“Mbeya manure has really worked wonders on my field. As you can see the leaves are very green and health and I have been inspecting for pest and diseases but only a few crops are infested with Fall armyworm.
Mwale applies the sand to the maize funnel to kill the fall armyworms, she says this method does not cost her anything and is effective in killing the pest.
“When I harvest my maize, I will save some for food and will sell some bags so that I can pay school fees for my children. I will not stop making Mbeya manure even after the project ends because I have seen the benefits,” says Mwale.
The Agriculture Extension Development Officer for the area, Boswell Lumwira says Mwale is a role model in her village.
“She is one of the dedicated and committed members of at Tayamba FFS. People are to learning about the benefits of Mbeya manure through her field,’’ concludes Lumwira.
EU, FAO AND GOVERNMENT JOIN HANDS IN DISTRIBUTING 3,600 METRIC TONS OF FERTILIZER TO 45,000 HOUSEHOLDS UNDER THE COVID-19 EMERGENCY RESPONSE INITIATIVE
The impacts of the COVID-19 pandemic in Malawi have contributed to disruption of food systems, agri-value chains, extension service provision and an overall slowdown in economic activities, posing a strain on farmers’ ability to invest in or afford farm inputs which they sorely need for agricultural production.
With financial support from the European Union (EU) through its on-going programmes and contingency funds, the Food and Agriculture Organization of the United Nations (FAO), has distributed 3,600 metric tons of fertilizer, comprising NPK and Urea, to 45,000 farming households in 14 districts across Malawi, in order to support productive farming activities in the 2020/2021 rain-fed season.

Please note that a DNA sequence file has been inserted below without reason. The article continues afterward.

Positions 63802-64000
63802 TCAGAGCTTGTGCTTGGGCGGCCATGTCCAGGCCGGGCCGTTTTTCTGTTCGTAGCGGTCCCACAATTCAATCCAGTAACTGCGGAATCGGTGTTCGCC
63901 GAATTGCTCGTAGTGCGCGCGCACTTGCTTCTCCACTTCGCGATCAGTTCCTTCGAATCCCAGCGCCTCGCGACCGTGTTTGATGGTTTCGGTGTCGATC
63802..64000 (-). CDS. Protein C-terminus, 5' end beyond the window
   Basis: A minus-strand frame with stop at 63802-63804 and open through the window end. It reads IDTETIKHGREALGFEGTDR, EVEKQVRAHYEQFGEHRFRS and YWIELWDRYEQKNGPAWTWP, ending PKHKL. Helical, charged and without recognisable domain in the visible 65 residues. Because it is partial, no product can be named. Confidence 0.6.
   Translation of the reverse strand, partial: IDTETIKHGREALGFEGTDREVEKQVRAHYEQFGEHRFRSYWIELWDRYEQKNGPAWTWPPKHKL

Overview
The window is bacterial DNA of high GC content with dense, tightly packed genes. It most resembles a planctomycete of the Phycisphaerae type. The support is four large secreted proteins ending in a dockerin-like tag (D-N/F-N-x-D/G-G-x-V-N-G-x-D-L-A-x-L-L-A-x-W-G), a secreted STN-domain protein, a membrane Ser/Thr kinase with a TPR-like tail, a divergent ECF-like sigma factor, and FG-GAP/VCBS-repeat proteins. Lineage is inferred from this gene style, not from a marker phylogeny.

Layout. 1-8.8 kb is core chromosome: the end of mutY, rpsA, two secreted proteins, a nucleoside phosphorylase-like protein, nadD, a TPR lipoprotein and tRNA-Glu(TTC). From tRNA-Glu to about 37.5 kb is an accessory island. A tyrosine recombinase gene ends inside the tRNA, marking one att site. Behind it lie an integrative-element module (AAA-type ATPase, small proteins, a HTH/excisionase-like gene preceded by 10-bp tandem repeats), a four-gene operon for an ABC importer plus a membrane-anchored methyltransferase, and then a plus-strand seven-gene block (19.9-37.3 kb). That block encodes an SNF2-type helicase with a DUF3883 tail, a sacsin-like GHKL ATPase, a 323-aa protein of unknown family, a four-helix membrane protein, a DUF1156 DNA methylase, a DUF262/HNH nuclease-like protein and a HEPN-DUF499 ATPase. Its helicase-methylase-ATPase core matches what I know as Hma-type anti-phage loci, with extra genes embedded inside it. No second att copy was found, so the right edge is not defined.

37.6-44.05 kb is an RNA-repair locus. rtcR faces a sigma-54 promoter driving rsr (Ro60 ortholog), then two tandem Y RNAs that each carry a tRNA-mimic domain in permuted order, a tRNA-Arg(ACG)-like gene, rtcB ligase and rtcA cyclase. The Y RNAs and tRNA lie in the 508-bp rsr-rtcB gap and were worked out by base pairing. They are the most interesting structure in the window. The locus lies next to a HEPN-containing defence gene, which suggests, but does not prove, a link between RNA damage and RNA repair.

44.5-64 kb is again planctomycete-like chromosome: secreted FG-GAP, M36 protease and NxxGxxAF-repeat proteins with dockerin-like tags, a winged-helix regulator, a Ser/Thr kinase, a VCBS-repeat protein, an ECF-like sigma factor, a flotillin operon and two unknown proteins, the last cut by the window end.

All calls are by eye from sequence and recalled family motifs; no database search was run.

Speaking of the importance of supporting farmers with inputs, FAO Representative, Zhijun Chen said:
“COVID-19 presents a complex environment where operating safely has meant reduced contact among farmer groups affecting the extension services, disruptions to marketing activities, making farm inputs difficult to access and slowing down overall economic activities. This has led to loss of income for farmers with whom FAO is working. These inputs are aimed at cushioning farming households to reduce the risk of hunger and malnutrition resulting from low food productivity and production.”
The fertilizer procurement and distribution has been made possible through funding of USD 3 400 000, provided under the KULIMA Programme contingency fund and a further USD 890 000, through reprogramming of ongoing EU-funded projects KULIMA and ‘Strengthening Community Resilience to Climate Change in Blantyre, Zomba, Neno and Phalombe districts’.
The two projects support improved productivity and strengthened resilience to shocks resulting from climate change, respectively. They are being implemented in the districts of Chiradzulu, Thyolo, Mulanje, Phalombe, Zomba, Blantyre, Neno, in the south, Kasungu, Nkhotakota, Salima, in the centre, and Chitipa, Karonga, Mzimba, and Nkhatabay in the North. The fertilizer distribution has therefore been to farmers that the projects are supporting in these districts.
One of the recipients of the fertilizer, Evelyn Savala, of Weremu village, Traditional Authority Ndalama in Thyolo district confirms that the COVID-19 pandemic has affected her regular economic activities and that the fertilizer received will fill a gap to help secure food and nutrition for her household.
“I of course managed to source fertilizer on my own, but it is not enough to cover what I need for the size of my field. Money has been hard to find, our businesses have not gone well this year because of this disease, with what FAO has given with EU support I am thankful because I am confident that my household will have adequate food and we will not go hungry,” she says.
The support is part of FAO’s COVID 19 emergency response initiative, which is a part of the wider Government of Malawi national emergency response plan of 2020 (Agriculture Cluster).
The distribution of fertilizers which took place between December 2020 and January 2021, has also been supported by Government of Malawi Ministry of Agriculture, relevant district councils, the Auditor General’s office, who provided logistical support, making available to FAO, 11 trucks to ensure that the input delivery was seamless.